The words I chose are: fog, clove, gutter, salt , thunder, ghost, acorn, elusive, and song (not in order of use). Nothing “beautifully mysterious” came of it, but an interesting challenge nonetheless. Herewith:

What Is…

A pig, a dentist and a cup of hot spiced wine.
[Sounds like the beginning of a bar joke];
that which climbs out of empty bottles.

The smell of old sheets, the color of forgotten.
Wrinkled memories calling bs.
What the dog seeks beneath the bed.

There is…
a giant underfoot,
looking straight, but seeing crooked,
[humming] mathematical paint splatters
hung on a fence to dry.

[Don’t turn around lest they be seen,]
pillars crying at being left behind.

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April Showers Bring…

Jules Verne. From the Earth to the Moon. London, Sampson Low, Marston, Low, and Searle, 1873 

It’s April, and we all know what that means: NaPoWriMo!

It’s National Poetry Writing Month, and the well-versed souls at are once again supplying us with inspiration, motivation and creative prompts to help us in the challenge of writing a poem a day for the entire month of April. I always have the best intentions of meeting the challenge, but sometimes life happens. We’ll see how it goes this year.

For April 1:

They say you can’t judge a book by its cover, but they never said you can’t try to write a poem based on a book cover — and that’s your challenge for today! 

As a resource, we were sent to The Public Domain Review’s collection “The Art of Book Covers 1820-1914.”

I chose to use a cover to Jules Verne’s book From Earth to the Moon. My endeavor:

To the Moon

When first we breached primordial ooze, 
our lungs inflating from newfound air,
we turned skyward with clouded eyes, and
there it was:

a moon!

We grew a spine (well, some of us),
strengthened lengthening limbs,
climbed mountains and – 
finding our voice – we howled 

at the moon. 

Torsos stretched, gaining balance.
Minds stretched, gaining wherewithal.
Desires stirred beyond mere survival.
Straining upright, we reached yearningly to

touch the moon.

Stripped of innocence, we clothed our bodies.
Sloughing naivete, we cloaked our intentions.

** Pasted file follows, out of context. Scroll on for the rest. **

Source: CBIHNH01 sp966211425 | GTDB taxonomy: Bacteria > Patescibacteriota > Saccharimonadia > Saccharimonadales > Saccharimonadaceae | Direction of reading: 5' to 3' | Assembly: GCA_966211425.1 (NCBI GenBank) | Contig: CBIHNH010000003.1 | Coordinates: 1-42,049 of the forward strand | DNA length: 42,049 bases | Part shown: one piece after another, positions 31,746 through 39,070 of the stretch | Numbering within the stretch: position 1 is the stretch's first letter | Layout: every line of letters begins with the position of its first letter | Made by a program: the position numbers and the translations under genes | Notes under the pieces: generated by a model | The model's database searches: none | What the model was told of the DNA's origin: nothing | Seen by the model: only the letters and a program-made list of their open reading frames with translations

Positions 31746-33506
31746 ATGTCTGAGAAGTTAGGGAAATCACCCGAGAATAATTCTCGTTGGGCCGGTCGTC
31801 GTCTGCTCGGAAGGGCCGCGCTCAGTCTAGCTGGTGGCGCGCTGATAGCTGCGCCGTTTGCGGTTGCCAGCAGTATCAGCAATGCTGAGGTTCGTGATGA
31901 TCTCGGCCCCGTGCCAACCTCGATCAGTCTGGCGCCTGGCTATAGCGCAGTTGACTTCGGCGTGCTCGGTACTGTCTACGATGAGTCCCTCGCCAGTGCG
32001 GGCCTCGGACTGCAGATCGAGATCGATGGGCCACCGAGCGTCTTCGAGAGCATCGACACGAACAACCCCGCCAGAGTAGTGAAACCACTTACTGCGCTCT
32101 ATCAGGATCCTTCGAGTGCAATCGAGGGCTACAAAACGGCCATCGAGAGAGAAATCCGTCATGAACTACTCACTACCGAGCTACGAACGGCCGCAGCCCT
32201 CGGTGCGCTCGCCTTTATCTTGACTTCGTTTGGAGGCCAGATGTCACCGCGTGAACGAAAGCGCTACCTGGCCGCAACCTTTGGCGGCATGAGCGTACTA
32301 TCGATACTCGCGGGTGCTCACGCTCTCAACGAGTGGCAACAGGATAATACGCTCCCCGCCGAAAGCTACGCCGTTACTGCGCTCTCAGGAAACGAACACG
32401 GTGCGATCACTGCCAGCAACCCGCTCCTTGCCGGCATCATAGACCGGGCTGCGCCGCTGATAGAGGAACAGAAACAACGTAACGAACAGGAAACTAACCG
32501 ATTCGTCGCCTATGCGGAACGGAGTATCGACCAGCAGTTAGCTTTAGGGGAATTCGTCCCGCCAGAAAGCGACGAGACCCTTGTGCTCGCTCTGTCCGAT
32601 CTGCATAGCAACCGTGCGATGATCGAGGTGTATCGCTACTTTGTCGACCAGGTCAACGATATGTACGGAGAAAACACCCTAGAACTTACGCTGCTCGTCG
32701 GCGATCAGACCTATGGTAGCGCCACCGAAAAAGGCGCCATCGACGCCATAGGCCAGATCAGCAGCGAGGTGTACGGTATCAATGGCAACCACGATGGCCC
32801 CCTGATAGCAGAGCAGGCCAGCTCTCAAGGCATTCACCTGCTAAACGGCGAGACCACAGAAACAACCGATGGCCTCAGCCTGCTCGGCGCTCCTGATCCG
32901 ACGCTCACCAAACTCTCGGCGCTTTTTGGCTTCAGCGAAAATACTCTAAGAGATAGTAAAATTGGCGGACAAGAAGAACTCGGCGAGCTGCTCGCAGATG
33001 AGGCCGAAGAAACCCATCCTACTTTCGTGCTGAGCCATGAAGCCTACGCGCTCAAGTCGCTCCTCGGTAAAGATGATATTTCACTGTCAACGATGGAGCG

Finding pride, we adorned our personhood.
Growing listless, we set a goal: we would walk

on the moon. 

Scarred and marred from our abuse, at a distance
Earth nonetheless appears a shiny bauble; a marble
expendable in our cosmic game, because we believe
if all else fails, we will simply move 

to the moon. 

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Wordless Wednesday ~ snow white

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Half Life

We likely all know the trope of whether a half-filled glass of water is half full or half empty. In truth, the glass is completely full: half water and half air. Both are vital to our survival. 

Like the cycles of the moon, our lives are said to wax and wane. Coming into my seventh decade, I am by force of nature inarguably waning, and yet my life is full to overflowing. As the cycle continues, I am quite curious as to where I will find myself at my own next new moon. 

whole moon half-hidden

wax and wane like hide and seek

steadfast in the sky

For dVerse prompt: Haibun Monday ~ Mezza Luna

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Magnet Poem #4

a lazy rain-beat symphony,

luscious and raw through shadowy mist.

a forest sings of dreams and time,

and I recall

how sweet spring moonlight smells.

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Murmur Murmur

Well, it’s been awhile, hasn’t it? But here I am, back in Stanza-land, and what better way to come back than a writing prompt from the folks at dVerse? Today, Sarah challenges us to choose from a number of paintings by artist Lee Madgwick, and use the painting as inspiration for an original poem.

I will post the painting below, but first, the poem.

Murmuration refers to the phenomenon that results when hundreds, sometimes thousands, of starlings fly in swooping, intricately coordinated patterns through the sky.

Murmur Murmur

Murmur, murmur, murmuration.
Endless swirling iterations.
By what compelled? No explanation.
I won’t venture speculation.

Like pointillistic illustration,
a thousandfold their compilation.
As one they dance their presentation,
and none claim “leader” designation.

At dusk they merge, no hesitations;
mingling, calling salutations.
This roiling mass staves off predation
as they scope night’s destination.

Starling flock cooperation;
flights that defy computation.
I murmur my appreciation.
Murmur, murmur, murmuration.

Murmuration, by Lee Madgwick
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Wordless Wednesday ~ 6/15/22